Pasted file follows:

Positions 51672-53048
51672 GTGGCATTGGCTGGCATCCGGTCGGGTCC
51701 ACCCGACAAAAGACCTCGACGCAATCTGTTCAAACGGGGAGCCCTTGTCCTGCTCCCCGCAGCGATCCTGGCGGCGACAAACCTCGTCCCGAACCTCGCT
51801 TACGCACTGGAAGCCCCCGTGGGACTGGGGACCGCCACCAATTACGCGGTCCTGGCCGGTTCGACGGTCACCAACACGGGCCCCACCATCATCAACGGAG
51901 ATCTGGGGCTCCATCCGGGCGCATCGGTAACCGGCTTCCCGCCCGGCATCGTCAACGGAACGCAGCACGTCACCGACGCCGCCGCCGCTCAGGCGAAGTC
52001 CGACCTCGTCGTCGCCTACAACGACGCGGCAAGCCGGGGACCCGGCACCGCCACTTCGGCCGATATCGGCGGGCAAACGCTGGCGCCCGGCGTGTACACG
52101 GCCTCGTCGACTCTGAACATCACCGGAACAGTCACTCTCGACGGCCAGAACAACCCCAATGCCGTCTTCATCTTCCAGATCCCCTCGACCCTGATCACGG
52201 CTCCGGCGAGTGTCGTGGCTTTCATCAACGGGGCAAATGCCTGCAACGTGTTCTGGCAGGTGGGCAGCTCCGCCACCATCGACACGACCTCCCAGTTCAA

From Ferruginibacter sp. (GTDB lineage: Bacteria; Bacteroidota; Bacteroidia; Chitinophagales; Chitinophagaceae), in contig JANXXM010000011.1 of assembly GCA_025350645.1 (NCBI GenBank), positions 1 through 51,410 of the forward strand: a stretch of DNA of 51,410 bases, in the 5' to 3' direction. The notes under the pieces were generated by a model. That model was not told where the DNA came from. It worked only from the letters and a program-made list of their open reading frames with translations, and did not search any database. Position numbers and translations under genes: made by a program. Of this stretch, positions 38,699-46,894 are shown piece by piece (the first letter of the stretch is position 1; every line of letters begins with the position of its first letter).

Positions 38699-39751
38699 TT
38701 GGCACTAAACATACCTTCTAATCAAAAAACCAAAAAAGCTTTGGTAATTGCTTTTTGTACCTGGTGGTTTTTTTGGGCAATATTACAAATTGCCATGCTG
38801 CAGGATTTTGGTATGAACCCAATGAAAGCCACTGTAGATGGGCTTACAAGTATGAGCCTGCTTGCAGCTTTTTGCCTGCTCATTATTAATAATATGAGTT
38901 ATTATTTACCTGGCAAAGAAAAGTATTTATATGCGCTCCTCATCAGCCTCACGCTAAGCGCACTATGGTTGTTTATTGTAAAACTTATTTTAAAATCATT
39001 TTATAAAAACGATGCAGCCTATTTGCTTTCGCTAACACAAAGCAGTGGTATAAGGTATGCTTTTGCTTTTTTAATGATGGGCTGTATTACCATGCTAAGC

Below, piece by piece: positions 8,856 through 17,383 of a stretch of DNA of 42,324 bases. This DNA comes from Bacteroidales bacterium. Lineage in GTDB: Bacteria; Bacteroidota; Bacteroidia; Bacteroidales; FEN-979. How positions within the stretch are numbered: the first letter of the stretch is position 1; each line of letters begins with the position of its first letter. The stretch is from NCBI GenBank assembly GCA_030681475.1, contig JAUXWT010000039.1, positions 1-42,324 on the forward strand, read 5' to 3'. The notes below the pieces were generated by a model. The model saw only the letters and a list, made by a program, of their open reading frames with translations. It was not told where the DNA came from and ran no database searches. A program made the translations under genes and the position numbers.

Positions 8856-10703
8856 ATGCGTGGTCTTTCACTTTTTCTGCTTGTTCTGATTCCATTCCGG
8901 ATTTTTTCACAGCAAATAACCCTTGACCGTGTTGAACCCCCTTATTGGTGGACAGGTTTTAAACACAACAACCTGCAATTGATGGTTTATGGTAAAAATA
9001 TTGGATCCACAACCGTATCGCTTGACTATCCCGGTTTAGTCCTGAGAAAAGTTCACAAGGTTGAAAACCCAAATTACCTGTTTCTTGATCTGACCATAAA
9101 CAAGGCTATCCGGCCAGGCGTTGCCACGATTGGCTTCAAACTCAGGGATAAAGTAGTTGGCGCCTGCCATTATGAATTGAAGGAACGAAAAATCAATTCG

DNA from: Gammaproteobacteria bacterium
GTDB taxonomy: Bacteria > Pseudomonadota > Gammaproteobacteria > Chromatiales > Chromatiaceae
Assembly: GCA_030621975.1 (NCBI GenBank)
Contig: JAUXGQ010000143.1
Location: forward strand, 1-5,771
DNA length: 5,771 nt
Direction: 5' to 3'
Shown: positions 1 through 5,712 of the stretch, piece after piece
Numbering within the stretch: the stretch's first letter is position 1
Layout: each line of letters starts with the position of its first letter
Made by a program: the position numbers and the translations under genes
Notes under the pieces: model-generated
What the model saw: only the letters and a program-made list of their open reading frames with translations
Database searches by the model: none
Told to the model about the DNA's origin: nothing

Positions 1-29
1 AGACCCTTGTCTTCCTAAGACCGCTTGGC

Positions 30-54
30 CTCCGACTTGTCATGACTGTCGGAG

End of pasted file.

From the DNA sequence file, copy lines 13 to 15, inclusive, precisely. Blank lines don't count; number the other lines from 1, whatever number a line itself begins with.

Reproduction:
38801 CAGGATTTTGGTATGAACCCAATGAAAGCCACTGTAGATGGGCTTACAAGTATGAGCCTGCTTGCAGCTTTTTGCCTGCTCATTATTAATAATATGAGTT
38901 ATTATTTACCTGGCAAAGAAAAGTATTTATATGCGCTCCTCATCAGCCTCACGCTAAGCGCACTATGGTTGTTTATTGTAAAACTTATTTTAAAATCATT
39001 TTATAAAAACGATGCAGCCTATTTGCTTTCGCTAACACAAAGCAGTGGTATAAGGTATGCTTTTGCTTTTTTAATGATGGGCTGTATTACCATGCTAAGC